Because although owning a basic Windows 10 laptop, I can probably count the number of times I've used it in the last twelve months on both hands.
Then my Windows 7 work laptop choked on March and April patches, repeatedly got stuck in restart loops, and ended up coming back to me with Microsoft's latest turd-polishing effort. It took a few days to get relatively comfortable, but so far most things have been within reach and I've only used delegated permissions to hide the default folders in Explorer (Desktop, Documents, Downloads, Music, Pictures, Videos and... 3D Objects? Microsoft's getting far too cosy with pushing this kind of crap in enterprise releases -- ditto the Xbox app being included, which seems like it would've been politically unacceptable in a business operating system a few years ago). As we don't save onto local devices, having them showing at all times under This PC above drives and mapped shares is wasteful. Microsoft has kept moving goalposts which means that the configuration is stored under HKLM rather than HKCU (sadly it'll probably change again in future).
The poor colour contrast was the thing I was most worried about, but I've managed to avoid making a nuisance of myself with escalated complaints about eye strain using an accent colour of RGB 180, 190, 200 (hex #B4BEC8) applied to the taskbar, title bars and with transparency effects turned on -- there's just enough differentiation between other visible elements, and as a bonus the colour itself is something that could be described as Imperial Guard grey. Windows calls it "ice blue" which is rather fitting for Valhallan 597th fans. Basically it allows white or black text to be overlaid by the OS (though the transparency helps) and readable.
If you can't control wallpaper, by the way, you may still be able to use the "other options" screen that's currently under "ease of access" in Settings to hide it for a plain black background, but I find this too much contrast.
The start menu is virtually unusable, partly due to our organisation opting to prevent users from pinning tiles (not 100% sure why -- I think because of the live tile functionality, although that can be disabled specifically through group policy) -- so you'd have a purely alphabetic list or have to type to launch *everything* and the workaround commonly in use is putting shortcuts on the desktop for all main applications. Fortunately Windows 10 still has taskbar toolbars, so you can collect shortcuts into a folder and add them there, and get a menu if you don't mind the click area being reduced to a small arrow -- but after a week or two it becomes part of muscle memory to click to the right of the start button. You could also use Microsoft's junction tool to add folders for C:\ProgramData\Microsoft\Windows\Start Menu (all users) and C:\Users\<User>\AppData\Roaming\Microsoft\Windows\Start Menu\Programs if that's an option and of use, but a simple list plus type-to-run with the actual start menu is probably enough for most people (or in less constrained environments, there are options such as Classic Shell or Start10, even if CS dev is in flux).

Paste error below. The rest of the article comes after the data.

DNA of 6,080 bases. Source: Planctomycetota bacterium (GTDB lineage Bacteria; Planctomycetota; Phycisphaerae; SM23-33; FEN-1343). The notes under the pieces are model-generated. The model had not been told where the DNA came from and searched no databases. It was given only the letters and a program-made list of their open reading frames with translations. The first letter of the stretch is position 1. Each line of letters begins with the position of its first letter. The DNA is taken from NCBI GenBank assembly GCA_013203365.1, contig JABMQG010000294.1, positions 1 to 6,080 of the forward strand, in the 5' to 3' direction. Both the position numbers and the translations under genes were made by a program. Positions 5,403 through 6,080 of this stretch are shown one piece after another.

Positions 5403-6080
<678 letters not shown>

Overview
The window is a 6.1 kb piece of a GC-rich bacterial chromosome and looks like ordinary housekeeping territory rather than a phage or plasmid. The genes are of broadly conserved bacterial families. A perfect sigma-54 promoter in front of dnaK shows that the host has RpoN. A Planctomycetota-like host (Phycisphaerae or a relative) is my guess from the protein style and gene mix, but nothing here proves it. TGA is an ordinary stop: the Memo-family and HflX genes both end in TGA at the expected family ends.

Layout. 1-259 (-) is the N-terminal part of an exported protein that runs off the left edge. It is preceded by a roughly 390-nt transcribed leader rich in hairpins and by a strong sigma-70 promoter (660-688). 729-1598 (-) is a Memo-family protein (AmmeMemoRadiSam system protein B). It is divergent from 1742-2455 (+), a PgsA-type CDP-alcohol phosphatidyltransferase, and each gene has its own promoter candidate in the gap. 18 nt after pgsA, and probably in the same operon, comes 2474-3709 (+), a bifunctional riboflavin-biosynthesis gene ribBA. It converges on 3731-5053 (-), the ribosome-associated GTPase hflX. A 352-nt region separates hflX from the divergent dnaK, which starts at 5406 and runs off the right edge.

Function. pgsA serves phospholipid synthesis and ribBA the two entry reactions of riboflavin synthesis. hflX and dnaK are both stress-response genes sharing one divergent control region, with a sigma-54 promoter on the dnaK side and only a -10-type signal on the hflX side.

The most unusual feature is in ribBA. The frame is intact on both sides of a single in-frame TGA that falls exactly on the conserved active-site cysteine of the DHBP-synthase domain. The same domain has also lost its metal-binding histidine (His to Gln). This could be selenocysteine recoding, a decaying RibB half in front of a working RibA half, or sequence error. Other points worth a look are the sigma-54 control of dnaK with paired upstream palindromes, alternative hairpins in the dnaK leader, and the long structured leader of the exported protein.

Let's talk about something positive, eh? I was surprised there is some of that with Windows 10. Windows 7 introduced a feature Microsoft called "snap" -- dragging a window against either side of the screen to resize it to half the screen width (and as an incidental benefit, a weak vertical lock). This became something I use constantly and expect to see in any desktop environment.
Windows 10 includes some extra related features. They may have been in Windows 8, 8.1 or 8.1 Update and they may not have been in the initial release of Windows 10. It's not like I've been paying attention. But they definitely make me not miss Xfce quite as much during office hours, and are the sort of window management features that makes Windows justify being called Windows.
You can drag to corners to take up a quarter of the available space. Optionally use a snap action to position two windows at once (I don't particularly like this). Snap into gaps. Resize two snapped windows by dragging on the point at which they meet (which must be essential on tablets but is quite handy on a proper monitor too -- and can be overridden by holding down Ctrl whilst dragging).
There's also a passable implementation of virtual desktops, although it seems to lack keyboard shortcuts to move windows between desktops at the moment. However, Win+Tab and Ctrl+Win+left and right are pretty handy with two or more desktops defined, and useful when you've got various windows already open but someone's interrupting with a query that involves opening more. Office apps seem to be a bit badly behaved and desktop-hop, but overall a plus.
Bonus tip: Microsoft is trying to push Powershell and has removed the 'Open command prompt here' shift-right-click menu item from Explorer. Tap Alt+D or click into the address bar, type 'cmd' and hit Return to get a prompt in the directory shown.